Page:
Lightning: Bitcoin’s Second Layer
When Bitcoin arrived in January of 2009, one of the first criticisms was that it was too slow. It takes about an hour for a transaction to finalize on the network.* It was also criticized because the block size limited the number of Bitcoin transactions meaning that Bitcoin couldn’t compete with Visa and MasterCard.** This all changed with the adoption of the Bitcoin Lightning Network. The base layer—the Bitcoin blockchain—is great for final settlement of large transactions; however, with an hour wait time for a transaction, it’s terrible for buying a cup of coffee.
You probably don’t think about this, but credit cards take even longer to reach final settlement. When you buy a cup of coffee with a credit card, you don’t really have final settlement until you pay your credit card bill a couple of months later. Compared to that, an hour looks fast. Of course, credit cards benefit from a bunch of laws and legal precedents that make that coffee purchase look final. That legal and regulatory infrastructure is still being worked out with cryptocurrencies.
The Bitcoin Lightning Network is a second layer solution—just like credit cards are a second layer on top of the underlying banking system. Lightning is decentralized—it is not run by a company and is not hosted on a server, so it cannot be shutdown. Lightning uses peer-to-peer “payment channels” to pay for small purchases like a cup of coffee. Like your credit card transaction, you appear to have final settlement when the lightning payment goes through; however, the funds are not settled to the Bitcoin blockchain until a later date. Basically, the funds in your Lightning node*** decrease, while the funds in the coffee shop’s Lightning wallet increase. That all happens instantaneously; however, unlike a credit card transaction, there’s no debt. Lightning transactions are more like faster and less expensive Fedwire (wire transfers), ACH, or SWIFT transactions.
Third Layer Applications
In my last article, I promised you freedom, so let’s get to that! Lightning payments can contain any arbitrary message. Because the underlying Lightning Network is encrypted, those messages are secure. Imagine email where you are paid for every email you get. You might still get junk email, but at least you’re making some money from each message. There are already secure messaging apps, like Sphinx. Tired of Twitter bans? Move to Sphinx. There’s a payment gateway, BTCPay, If you need a point of sale app for your business or maybe you’re having trouble with credit card companies or just don’t want to pay their high fees, then BTCPay and a Lightning node might work for you. Remember, Bitcoin and Lightning are decentralized, so they can’t be canceled.
And the Lightning Network has been tested in the real world. You may have heard about El Salvador declaring Bitcoin legal tender. Bitcoin, the Lightning Network, the non-profit Bitcoin Beach, and the startup company Strike made worked with the government of El Salvador to make that happen through pilot programs run in El Zonte, El Salvador. Here’s Jack Mallers, CEO of Strike, talking about Lightning and Bitcoin as a payment network:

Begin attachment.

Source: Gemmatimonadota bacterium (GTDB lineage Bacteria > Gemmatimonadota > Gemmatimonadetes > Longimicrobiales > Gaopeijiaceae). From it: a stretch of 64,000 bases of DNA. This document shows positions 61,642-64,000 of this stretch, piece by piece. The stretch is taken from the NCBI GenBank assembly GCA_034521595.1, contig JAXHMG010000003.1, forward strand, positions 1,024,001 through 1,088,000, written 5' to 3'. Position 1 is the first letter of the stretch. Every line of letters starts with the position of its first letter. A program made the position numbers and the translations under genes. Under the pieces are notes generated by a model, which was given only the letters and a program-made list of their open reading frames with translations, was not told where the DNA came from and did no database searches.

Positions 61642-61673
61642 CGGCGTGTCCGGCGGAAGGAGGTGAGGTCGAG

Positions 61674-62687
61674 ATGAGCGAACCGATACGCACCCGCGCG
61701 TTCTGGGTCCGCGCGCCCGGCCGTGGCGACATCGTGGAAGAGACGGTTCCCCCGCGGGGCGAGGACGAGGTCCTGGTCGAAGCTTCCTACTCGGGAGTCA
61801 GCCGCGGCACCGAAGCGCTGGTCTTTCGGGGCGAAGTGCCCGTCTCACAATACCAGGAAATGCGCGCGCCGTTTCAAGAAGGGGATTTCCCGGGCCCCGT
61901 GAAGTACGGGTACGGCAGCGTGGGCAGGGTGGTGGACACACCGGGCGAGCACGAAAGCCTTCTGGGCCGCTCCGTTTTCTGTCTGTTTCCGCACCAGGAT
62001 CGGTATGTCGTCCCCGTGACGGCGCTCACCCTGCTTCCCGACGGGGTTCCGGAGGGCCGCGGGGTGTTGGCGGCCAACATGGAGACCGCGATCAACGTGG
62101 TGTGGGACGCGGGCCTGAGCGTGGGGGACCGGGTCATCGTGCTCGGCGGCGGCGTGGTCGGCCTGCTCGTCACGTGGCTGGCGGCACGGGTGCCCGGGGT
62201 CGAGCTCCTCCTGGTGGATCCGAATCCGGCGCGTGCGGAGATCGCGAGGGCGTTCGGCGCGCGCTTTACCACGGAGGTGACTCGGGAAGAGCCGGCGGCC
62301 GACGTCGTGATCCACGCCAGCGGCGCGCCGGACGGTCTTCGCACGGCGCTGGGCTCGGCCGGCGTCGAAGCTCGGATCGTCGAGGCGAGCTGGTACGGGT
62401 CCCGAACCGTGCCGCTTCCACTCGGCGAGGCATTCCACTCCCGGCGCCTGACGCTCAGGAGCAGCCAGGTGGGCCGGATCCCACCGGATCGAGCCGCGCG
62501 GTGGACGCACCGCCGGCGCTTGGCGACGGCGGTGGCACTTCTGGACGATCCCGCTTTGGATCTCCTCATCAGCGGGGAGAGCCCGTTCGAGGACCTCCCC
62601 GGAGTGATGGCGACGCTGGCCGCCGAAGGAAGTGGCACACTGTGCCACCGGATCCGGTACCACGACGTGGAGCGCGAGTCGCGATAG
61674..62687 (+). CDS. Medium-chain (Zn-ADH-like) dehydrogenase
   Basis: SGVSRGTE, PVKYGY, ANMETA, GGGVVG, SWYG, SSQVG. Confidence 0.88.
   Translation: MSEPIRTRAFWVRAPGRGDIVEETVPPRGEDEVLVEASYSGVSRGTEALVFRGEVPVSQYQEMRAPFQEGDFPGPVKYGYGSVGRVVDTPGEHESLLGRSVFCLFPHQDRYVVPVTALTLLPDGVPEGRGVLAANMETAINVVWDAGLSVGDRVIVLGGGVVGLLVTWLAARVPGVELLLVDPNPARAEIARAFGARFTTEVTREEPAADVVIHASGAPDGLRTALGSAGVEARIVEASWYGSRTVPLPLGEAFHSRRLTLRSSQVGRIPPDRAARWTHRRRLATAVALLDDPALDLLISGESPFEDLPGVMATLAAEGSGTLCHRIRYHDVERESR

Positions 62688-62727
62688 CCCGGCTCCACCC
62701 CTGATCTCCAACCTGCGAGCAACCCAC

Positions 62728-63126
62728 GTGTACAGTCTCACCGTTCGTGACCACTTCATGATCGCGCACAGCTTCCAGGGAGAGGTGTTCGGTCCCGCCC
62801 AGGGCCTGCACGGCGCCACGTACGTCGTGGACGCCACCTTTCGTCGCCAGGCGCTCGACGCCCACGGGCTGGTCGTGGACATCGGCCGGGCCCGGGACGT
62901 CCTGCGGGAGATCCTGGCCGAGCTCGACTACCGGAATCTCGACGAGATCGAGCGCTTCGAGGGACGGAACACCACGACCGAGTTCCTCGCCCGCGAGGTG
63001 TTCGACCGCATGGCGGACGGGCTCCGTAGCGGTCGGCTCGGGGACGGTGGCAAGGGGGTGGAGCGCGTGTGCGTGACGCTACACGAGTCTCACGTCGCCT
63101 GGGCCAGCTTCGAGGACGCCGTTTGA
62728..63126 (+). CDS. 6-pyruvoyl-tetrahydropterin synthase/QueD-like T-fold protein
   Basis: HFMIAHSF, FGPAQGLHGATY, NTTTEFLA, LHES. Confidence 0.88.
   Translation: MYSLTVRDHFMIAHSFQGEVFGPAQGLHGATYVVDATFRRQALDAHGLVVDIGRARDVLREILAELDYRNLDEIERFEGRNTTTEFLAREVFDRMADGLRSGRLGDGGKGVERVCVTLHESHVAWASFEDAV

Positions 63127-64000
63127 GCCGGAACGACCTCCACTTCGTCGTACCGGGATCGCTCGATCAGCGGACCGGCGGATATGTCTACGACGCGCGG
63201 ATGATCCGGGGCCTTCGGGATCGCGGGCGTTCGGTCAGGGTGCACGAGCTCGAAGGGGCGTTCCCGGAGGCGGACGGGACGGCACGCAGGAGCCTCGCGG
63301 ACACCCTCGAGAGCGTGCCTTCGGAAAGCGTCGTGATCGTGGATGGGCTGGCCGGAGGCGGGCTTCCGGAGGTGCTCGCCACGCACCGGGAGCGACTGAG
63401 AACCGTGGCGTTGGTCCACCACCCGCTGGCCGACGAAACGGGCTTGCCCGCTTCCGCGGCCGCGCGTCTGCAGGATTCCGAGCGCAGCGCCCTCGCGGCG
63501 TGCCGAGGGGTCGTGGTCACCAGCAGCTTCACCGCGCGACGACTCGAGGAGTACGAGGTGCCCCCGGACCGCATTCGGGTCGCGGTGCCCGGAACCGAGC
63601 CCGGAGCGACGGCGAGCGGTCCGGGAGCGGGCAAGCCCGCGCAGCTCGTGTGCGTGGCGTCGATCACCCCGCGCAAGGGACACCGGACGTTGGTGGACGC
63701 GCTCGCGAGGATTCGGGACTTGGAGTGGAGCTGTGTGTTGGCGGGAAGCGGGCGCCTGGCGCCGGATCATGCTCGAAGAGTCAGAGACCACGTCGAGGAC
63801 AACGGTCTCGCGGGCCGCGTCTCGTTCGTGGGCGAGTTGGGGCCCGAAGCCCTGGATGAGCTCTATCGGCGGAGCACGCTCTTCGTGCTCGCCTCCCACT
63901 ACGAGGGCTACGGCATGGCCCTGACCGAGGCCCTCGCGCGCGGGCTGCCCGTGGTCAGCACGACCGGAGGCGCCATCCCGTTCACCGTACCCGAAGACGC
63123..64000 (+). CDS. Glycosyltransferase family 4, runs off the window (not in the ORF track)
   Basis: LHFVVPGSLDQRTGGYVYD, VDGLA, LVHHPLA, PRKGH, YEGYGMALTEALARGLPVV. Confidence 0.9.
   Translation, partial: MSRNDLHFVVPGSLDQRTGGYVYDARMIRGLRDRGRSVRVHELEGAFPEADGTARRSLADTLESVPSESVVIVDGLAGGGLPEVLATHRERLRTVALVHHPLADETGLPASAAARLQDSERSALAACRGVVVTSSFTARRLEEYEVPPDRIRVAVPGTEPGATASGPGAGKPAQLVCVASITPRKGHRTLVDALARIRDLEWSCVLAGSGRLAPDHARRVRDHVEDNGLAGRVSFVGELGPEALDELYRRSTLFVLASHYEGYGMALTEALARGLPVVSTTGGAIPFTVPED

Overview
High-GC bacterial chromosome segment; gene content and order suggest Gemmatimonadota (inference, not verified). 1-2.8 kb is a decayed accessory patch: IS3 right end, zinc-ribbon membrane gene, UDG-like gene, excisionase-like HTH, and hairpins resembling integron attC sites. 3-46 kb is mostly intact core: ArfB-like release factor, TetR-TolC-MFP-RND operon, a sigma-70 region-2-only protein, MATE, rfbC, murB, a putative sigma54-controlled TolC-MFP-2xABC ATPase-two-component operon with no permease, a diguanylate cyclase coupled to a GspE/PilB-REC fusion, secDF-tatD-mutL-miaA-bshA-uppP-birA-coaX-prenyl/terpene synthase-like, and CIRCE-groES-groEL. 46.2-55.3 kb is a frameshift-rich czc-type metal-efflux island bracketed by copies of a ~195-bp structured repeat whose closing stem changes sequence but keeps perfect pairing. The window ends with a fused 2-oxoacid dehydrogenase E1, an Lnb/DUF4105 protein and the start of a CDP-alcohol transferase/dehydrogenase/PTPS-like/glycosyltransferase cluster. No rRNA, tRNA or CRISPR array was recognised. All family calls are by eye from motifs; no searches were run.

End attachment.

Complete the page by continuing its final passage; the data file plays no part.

In short, the international payment rails of SWIFT, provisioned, secured, and spied on by banks and governments, are being replaced by a decentralized, secure payment and messaging network largely run by volunteer hobbyists. I’m sure all will agree: the peasants are revolting! Next up: the Senate infrastructure bill and the Lightning Network.
* It takes about 10 minutes for each new block to be added to the blockchain, so your transaction should appear within that time if you included a high enough transaction fee. Miner’s tend to defer transactions with low fees; however, some fees are better than no fees, so eventually even transactions with low fees will be included in a block—it just might take a few days. After your transaction is included in a block, it’s generally not considered finalized until a few more blocks have been mined. In rare cases, a block that’s been recently mined is later rejected by the network. An hour is usually enough time for five or six blocks to be mined insuring your transaction is finalized.
** The relatively small block size of the Bitcoin blockchain ultimately led the the “Blocksize War” of 2017. Shorter: after a couple of hard forks (Bitcoin Cash (BCH) and Bitcoin Satoshi’s Vision (BSV)), small block sizes—good ol’ fashioned BTC Bitcoin—won. This continues to be important because it means the current BTC blockchain is less than 500Gb (about 360Gb as of this writing), which means that you can run a Bitcoin node on relatively modest hardware with a 1Tb SSD and rely on that node for years to come. You could even use a 1Tb HD, but instead of taking about 3 days to sync the blockchain on the SSD, it will take about 30 on older hard disk technology. Once initially sync’d, performance will be comparable regardless of whether you’re using an SSD or HD.
*** You don’t have to operate a Lightning node. Their are online Bitcoin Lightning wallets. Or you could use an online service, like Strike, that leverages the Bitcoin Lightning Network to facilitate payments in US dollars. If you want to join the monetary revolution and setup your own Lightning Node, I recommend Umbrel. The hardware costs about $250 and the Get Umbrel website walks you through the setup. Keep in mind that you have to have some BTC to put on it and commit to Lightning channels, so the total dollars to get started will be driven more by that than the hardware costs.